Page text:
The artwork is diverse: sculptures assembled from mixed media, large multi-dimensional paintings embedded with willow and pine nuts, vivid acrylic paintings on canvas, soft graphite drawings, bold pen and ink.
But the artists share a common bond. They are members of the Great Basin Native Artists, and their contemporary art on display at the Sparks Museum and Cultural Center reflects the influence of their native roots. The free exhibit is on display through Feb. 27.
The show includes the work of Ben Aleck, Phil Buckheart, Louinda Garity, Topaz Jones and Melissa Melero.
Melero, who is exhibiting several large mixed-media paintings, was instrumental in the formation of the native artists group. She was born in San Francisco, but grew up in Reno and attended Wooster High School. She dabbled in a variety of art mediums – dance, theater, ceramics, and painting — at Truckee Meadows Community College before setting out to Santa Fe to attend the Institute of American Indian Arts. She later moved to Portland where she earned a degree in psychology from Portland State University.
That educational background led to an interest and desire to put together an artists’ group. Melero had years of experience running her own art business, but also had spent time working at nonprofits.
“I enjoy doing art, I enjoy working in the community, so I sort of meshed them together when I put this group together,” said Melero, a Fallon Paiute-Shoshone who is also a descendant of the Northern Paiute in Fort Bidwell, California. She lives in Hungry Valley.
Great Basin Native Artists is composed of working Native American artists who reside in, or are originally from, the Nevada and eastern Sierra Nevada areas.
Melero has been pursuing a successful art career in Santa Fe, but wanted to return to Northern Nevada after her son was born. “I wanted him to be a Nevadan,” she said. “So we moved back here in 2009. I was doing full-time art by then, but I felt like a newcomer to Reno.”
She got a job at the Sierra Arts Foundation “and really got to know the art community well,” she said.
Still, Melero found that some things were missing in her life. She was trying to find her “own space” in the art realm, and she noticed that “there was no native anything.”
She realized she needed more interaction with native artists in the area. “I needed them around me. I needed to talk with them, be around them.”
So she started contacting native artists she knew in the area, not knowing if a group of native artists in the area already existed or not. “I thought … ‘somebody’s got to be doing this already.’ But no one was. And that was more than a year ago – December 2014.
She knew artist Ben Aleck from the Pyramid Lake Paiute Tribe Museum, and they both were involved in the “Under One Sky” exhibit at the Nevada State Museum. Aleck had coordinated a major show, “The Way We Live,” at the Nevada Museum of Art in 2012, working to get artists together and compiling a list of native artists, “which is something our community hadn’t really had,” Melero said. There was a realization that the artists “needed each other.”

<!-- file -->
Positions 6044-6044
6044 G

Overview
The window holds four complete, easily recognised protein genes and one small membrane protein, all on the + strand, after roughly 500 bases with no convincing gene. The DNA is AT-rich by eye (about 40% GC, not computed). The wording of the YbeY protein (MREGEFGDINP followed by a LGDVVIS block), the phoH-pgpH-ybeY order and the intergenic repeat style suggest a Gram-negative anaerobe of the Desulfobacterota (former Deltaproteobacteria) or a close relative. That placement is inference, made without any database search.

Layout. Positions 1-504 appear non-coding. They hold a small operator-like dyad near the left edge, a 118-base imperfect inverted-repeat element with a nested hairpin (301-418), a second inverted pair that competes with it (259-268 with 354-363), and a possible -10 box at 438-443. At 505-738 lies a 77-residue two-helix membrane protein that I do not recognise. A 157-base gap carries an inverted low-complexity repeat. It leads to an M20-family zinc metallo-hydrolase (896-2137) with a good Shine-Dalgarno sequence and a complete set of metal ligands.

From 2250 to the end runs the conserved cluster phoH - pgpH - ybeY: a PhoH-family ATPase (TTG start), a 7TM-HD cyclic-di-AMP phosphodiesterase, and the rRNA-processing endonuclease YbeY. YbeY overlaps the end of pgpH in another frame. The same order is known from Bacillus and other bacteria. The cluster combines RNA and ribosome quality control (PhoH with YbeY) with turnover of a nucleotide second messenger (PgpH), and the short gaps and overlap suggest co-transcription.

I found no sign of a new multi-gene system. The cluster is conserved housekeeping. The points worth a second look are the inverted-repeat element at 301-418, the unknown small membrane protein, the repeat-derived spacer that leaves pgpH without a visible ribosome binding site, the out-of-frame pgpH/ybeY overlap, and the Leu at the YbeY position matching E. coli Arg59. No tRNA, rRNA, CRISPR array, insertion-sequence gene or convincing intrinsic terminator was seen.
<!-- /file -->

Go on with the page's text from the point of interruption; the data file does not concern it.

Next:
The artists collective has gained momentum in the past year. Melero estimates the group has had “10-plus” shows in 2015, both official and nonofficial. Their work has been shown at the Pyramid Lake museum, the Churchill County Museum in Fallon, and the Maidu Museum and Historic Site in Roseville, California, among other locations. The Nevada Department of Education also exhibited the work of the native artists in their hallways.
Melero created a website with a directory of the artists, including their bios, samples of their work and contact information, and she continues to track down artists to add to the list. (The website is greatbasinnativeartists.com) The group meets monthly, and Melero said she is planning a workshop in March on how to put together an artist’s packet, including an artist’s statement, images of work and other documentation.
But promoting the work of the artists group is not the only project on Melero’s mind.
“Ultimately another major goal of mine is to create awareness that we don’t have a cultural center in town,” she said. “I’m thinking of my son. … I want him to be able to go and be proud and see his culture represented, like how he can go to the Nevada State Museum and see all this history of Nevada, I want him to see his cultural history, too. And that’s something that Reno doesn’t have right now.”